Dr. Cheung received his B.S. (2002) in biomedical and electrical engineering from Duke University, and his M.S. (2011) and Ph.D. (2017) in statistics from George Washington University. For his doctoral dissertation, he worked with Hormuzd Katki, Ph.D., to formalize the risk models used to estimate risks for cervical cancer screening and management guidelines. Prior to joining the Biostatistics Branch (BB) as an ORISE fellow in 2016, he worked for 11 years as a statistician and SAS/R programmer at IMS, Inc., supporting human papillomavirus (HPV) research, lung cancer research, and studies within BB and the Radiation Epidemiology Branch. Dr. Cheung became a staff scientist in BB in 2018.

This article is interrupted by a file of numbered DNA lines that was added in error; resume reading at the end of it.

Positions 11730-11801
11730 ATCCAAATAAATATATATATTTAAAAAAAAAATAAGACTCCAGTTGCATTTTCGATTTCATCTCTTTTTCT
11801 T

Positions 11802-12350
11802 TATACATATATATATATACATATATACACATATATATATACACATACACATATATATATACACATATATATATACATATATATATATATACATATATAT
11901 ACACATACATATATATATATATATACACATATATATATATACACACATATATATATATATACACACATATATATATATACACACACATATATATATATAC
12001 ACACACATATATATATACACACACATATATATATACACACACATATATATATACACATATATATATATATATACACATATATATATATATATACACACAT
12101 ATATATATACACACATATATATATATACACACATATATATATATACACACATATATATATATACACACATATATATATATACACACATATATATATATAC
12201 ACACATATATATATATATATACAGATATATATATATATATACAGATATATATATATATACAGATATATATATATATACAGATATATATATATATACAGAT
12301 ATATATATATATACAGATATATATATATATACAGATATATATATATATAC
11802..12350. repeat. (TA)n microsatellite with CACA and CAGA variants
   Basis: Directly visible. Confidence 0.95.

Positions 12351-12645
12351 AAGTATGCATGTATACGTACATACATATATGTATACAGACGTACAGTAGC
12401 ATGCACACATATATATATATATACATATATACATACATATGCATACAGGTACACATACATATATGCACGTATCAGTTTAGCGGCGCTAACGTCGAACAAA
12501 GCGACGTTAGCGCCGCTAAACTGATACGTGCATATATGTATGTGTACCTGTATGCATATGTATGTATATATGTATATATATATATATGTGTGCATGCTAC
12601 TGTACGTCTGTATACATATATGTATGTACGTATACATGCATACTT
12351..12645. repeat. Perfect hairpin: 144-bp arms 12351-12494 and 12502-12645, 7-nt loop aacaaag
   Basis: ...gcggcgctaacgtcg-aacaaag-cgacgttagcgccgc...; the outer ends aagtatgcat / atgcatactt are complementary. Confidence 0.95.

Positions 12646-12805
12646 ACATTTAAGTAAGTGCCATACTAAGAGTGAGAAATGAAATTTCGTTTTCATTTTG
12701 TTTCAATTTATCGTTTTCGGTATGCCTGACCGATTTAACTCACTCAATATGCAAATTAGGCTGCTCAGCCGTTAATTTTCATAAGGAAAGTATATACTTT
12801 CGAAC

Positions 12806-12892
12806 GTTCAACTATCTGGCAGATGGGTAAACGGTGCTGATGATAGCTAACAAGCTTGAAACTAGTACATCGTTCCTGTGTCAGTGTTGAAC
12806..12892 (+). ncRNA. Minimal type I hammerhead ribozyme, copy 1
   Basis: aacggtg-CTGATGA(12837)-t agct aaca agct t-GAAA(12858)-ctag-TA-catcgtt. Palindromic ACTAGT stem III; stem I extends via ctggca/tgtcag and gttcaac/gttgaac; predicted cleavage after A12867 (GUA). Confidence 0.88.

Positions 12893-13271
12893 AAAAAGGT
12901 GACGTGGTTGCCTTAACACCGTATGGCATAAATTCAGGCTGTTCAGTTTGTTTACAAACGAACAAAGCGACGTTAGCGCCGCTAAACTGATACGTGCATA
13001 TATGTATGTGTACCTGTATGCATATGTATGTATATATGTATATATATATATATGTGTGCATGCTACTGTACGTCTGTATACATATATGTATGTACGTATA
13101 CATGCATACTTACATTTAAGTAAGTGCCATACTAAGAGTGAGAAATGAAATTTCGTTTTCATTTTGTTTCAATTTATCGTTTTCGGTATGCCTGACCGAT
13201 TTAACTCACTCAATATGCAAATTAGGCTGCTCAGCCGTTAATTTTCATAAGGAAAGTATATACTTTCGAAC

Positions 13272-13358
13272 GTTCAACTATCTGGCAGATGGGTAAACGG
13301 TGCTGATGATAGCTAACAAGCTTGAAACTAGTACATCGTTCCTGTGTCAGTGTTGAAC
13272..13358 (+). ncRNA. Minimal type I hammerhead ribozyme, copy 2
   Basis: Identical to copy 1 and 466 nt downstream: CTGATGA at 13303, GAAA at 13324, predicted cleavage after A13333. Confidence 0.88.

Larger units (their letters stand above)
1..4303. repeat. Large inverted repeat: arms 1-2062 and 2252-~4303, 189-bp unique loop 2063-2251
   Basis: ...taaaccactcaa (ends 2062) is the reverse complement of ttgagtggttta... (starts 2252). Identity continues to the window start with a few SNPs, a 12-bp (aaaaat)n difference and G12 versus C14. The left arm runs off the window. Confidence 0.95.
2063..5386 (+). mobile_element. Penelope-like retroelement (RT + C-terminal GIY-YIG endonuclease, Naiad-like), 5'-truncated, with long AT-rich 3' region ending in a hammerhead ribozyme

Dr. Cheung’s research focus is on understanding how epidemiologic findings could be used for cancer screening and prevention, particularly in developing individualized risk-based approaches to cancer screening. He is assisting Mark Schiffman, M.D., M.P.H., and colleagues on the continued development of cervical cancer management guidelines and on other cervical cancer research. He also collaborates with Dr. Katki and colleagues on lung cancer screening. Dr. Cheung is developing and validating an individualized model for the expected life-years gained from undergoing lung-cancer screening.
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